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Kiosks guard the lobbies at Lenape district's high shools
By ED MOORHOUSE
Burlington County Times
The Lenape Regional High School District has turned to a comprehensive computer system to monitor visitors who pass through its four schools each day.
LobbyGuard, an electronic visitor management system, was installed before the start of the school year at Seneca High School in Tabernacle, and was later added in the main offices at Cherokee High School in Evesham, and Shawnee and Lenape High schools in Medford.
The LobbyGuard kiosk eliminates the days of paper sign-in sheets, and seems to be a major security upgrade for the schools.
Upon checking in, a visitor must type in his or her name and the purpose of the visit at a LobbyGuard kiosk in the main office.
The system then takes a photograph of the visitor and prints a photo ID sticker that includes the date, time and visit purpose. The visitor must wear the badge at all times during his or her stay.
“Our purpose is safety first,” said Len Iannelli, director of special services for the high school district. “This is another resource to ensure the safety of our children. It's not the end-all, be-all of safety in schools, but it is a valuable tool.”
The LobbyGuard system also includes a feature that requires the visitor to scan his or her driver's license.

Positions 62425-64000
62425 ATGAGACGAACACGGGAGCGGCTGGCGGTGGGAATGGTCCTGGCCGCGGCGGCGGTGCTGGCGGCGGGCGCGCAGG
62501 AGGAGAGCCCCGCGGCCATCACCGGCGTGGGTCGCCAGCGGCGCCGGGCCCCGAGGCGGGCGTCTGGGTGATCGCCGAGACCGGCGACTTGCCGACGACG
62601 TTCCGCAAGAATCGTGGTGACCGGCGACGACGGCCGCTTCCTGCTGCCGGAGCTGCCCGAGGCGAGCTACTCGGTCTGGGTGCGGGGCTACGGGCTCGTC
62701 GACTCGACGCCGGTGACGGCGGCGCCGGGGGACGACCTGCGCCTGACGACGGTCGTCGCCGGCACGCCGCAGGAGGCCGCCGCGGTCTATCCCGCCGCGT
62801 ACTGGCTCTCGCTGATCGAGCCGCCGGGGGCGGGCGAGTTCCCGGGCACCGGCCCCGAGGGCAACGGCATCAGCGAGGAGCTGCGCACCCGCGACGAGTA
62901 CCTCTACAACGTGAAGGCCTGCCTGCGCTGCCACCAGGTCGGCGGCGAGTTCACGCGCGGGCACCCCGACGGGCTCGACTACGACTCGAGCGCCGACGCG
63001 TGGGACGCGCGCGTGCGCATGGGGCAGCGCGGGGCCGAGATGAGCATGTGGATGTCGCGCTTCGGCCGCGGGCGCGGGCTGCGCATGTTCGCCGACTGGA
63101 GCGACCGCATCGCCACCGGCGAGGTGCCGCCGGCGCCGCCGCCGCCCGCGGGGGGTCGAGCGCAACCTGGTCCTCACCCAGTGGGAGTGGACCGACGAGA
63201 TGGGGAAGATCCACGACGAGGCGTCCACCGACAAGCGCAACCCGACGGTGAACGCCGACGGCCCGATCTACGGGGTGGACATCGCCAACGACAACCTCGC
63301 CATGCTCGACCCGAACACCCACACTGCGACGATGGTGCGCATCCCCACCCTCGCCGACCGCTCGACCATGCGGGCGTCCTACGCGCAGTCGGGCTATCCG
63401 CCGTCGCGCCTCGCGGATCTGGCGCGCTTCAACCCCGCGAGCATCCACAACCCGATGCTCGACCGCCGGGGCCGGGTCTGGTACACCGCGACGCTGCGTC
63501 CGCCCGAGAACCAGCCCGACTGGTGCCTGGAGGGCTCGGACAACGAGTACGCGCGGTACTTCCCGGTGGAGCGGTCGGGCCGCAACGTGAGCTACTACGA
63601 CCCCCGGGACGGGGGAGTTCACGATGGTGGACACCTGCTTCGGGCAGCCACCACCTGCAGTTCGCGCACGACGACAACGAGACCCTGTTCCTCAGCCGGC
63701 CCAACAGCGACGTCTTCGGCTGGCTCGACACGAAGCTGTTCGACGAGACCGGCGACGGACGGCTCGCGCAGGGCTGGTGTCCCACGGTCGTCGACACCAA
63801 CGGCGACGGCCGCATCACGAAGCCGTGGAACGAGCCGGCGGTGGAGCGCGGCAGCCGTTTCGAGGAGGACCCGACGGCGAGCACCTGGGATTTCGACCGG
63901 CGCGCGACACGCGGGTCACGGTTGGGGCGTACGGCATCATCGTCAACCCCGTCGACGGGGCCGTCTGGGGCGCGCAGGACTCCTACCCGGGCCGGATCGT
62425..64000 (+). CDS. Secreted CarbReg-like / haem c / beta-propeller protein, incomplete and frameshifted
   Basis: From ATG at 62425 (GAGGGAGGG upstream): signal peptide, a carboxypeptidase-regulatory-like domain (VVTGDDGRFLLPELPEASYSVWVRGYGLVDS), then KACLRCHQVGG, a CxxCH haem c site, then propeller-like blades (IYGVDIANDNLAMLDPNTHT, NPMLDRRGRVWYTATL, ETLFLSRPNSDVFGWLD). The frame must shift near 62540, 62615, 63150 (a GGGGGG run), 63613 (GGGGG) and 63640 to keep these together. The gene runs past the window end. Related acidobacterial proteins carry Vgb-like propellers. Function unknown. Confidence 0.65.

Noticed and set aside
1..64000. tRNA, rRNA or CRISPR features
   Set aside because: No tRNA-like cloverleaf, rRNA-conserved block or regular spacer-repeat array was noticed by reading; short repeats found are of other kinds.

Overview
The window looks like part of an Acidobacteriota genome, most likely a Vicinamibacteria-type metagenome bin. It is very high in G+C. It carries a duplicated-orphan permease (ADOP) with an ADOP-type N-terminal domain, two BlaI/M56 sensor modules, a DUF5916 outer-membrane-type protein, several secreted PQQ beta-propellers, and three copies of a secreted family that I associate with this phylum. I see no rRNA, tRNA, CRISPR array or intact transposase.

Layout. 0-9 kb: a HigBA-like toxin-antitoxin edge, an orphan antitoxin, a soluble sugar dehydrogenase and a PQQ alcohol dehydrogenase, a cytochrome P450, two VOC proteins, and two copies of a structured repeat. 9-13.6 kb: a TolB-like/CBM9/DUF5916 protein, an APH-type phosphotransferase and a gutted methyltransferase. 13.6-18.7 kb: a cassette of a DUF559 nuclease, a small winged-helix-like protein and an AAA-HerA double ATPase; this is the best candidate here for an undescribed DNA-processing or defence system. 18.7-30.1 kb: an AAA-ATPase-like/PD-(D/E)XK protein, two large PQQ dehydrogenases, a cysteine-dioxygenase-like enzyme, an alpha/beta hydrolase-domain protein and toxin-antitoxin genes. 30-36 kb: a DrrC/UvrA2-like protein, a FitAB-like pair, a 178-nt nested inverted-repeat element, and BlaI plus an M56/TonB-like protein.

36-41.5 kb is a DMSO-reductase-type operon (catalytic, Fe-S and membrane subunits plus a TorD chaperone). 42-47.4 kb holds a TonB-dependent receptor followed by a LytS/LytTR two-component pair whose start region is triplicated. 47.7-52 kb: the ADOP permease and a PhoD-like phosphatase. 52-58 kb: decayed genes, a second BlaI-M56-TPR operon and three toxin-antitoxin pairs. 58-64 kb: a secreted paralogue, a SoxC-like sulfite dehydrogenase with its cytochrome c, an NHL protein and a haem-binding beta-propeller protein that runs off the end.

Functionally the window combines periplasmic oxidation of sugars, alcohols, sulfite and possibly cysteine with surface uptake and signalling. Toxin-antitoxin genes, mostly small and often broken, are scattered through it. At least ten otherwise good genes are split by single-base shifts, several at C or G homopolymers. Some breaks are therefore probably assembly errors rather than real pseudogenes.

In addition, it provides an instant background check against the National Sex Offender Registry, and checks against each school's “red flag” list of individuals who are not allowed in the building.
“LobbyGuard raises security well above and beyond keeping a paper record,” said Kevin Allen, president of North Carolina-based LobbyGuard Solutions LLC. “Most importantly, it provides a filter and links to a database of 500,000 sex offenders.”
Iannelli said the system would notify school officials of a match to the sex-offender registry within seconds.
“We would know almost instantaneously if there was a match,” he said.
According to the LobbyGuard Solutions Web site, if a match is made, the visitor would receive a badge with the word “void” printed on it. The visitor would then be instructed to hand the badge to a school employee.
The system would instantly notify school officials via e-mail or phone message that a match has been made against the list of unwanted visitors.
The void badge contains an identification number that is used by a school official to look up the matched record on the LobbyGuard.com Web site, which lists all information available on the unwanted visitor.
Lenape Principal Tony Cattani said once the school's construction project is complete, a visitor won't be able to enter the building without going through the LobbyGuard system.
“When our construction is complete, our main office will be located on Hartford Road. The visitor would open a door to a foyer where they would have to go through the LobbyGuard system,” Cattani said. “The ID badge would print inside (the main office) and the information would be checked before the person is buzzed in through a second set of doors.”
Currently, the system is only used for visitors who pass through the schools during the day. It is not used to monitor each person who comes to a sporting event or other activities scheduled after school hours, but such a use remains a possibility.
“We're always assessing what we're doing and working in conjunction with local and state police to improve safety at those events,” Iannelli said.
District officials were unable to say last week how much the LobbyGuard systems cost.
LobbyGuard Solutions serves school districts in all 50 states, Allen said.
January 20, 2008 7:12 AM